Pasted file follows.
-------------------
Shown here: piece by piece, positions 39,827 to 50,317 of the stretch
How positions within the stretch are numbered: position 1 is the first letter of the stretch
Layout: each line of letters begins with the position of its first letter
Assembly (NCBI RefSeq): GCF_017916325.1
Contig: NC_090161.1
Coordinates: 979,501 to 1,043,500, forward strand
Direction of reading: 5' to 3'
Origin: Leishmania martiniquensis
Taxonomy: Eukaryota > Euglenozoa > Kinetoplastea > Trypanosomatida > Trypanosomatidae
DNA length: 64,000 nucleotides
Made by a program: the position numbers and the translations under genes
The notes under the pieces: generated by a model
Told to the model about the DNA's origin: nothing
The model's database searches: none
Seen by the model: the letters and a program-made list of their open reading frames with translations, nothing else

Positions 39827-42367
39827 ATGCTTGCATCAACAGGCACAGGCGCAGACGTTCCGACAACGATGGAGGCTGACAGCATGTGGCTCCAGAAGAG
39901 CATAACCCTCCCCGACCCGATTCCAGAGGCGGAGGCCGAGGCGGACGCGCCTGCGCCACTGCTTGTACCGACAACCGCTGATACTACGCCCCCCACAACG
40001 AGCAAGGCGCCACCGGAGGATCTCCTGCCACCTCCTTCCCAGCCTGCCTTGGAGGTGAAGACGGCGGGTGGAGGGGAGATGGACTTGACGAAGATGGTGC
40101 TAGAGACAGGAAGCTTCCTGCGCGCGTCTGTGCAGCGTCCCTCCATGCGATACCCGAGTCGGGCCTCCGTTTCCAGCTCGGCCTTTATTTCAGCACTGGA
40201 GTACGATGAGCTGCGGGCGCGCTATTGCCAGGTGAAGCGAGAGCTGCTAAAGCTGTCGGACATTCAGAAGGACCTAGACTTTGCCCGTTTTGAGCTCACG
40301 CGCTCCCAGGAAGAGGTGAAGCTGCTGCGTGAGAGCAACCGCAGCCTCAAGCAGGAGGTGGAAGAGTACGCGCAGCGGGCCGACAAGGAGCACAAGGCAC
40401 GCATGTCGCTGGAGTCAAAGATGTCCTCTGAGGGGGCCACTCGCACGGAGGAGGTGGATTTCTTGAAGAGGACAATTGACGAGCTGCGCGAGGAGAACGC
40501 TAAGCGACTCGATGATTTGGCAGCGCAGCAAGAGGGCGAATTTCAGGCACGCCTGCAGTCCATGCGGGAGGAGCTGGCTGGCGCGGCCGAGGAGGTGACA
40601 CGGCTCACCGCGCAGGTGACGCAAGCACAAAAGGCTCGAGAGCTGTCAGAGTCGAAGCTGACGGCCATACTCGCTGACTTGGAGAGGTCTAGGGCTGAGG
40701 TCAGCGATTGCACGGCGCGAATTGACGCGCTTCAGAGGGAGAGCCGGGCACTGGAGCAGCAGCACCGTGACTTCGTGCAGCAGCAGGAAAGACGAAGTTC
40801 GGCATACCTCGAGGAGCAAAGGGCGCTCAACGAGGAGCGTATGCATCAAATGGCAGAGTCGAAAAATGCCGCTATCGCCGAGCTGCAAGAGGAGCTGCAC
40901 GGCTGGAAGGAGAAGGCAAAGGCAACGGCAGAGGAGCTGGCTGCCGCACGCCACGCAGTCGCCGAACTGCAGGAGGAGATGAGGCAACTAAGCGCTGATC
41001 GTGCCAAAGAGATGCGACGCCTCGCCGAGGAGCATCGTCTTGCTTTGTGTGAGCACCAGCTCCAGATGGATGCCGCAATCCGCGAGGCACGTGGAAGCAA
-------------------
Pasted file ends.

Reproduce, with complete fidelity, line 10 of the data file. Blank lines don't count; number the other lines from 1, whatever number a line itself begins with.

DNA length: 64,000 nucleotides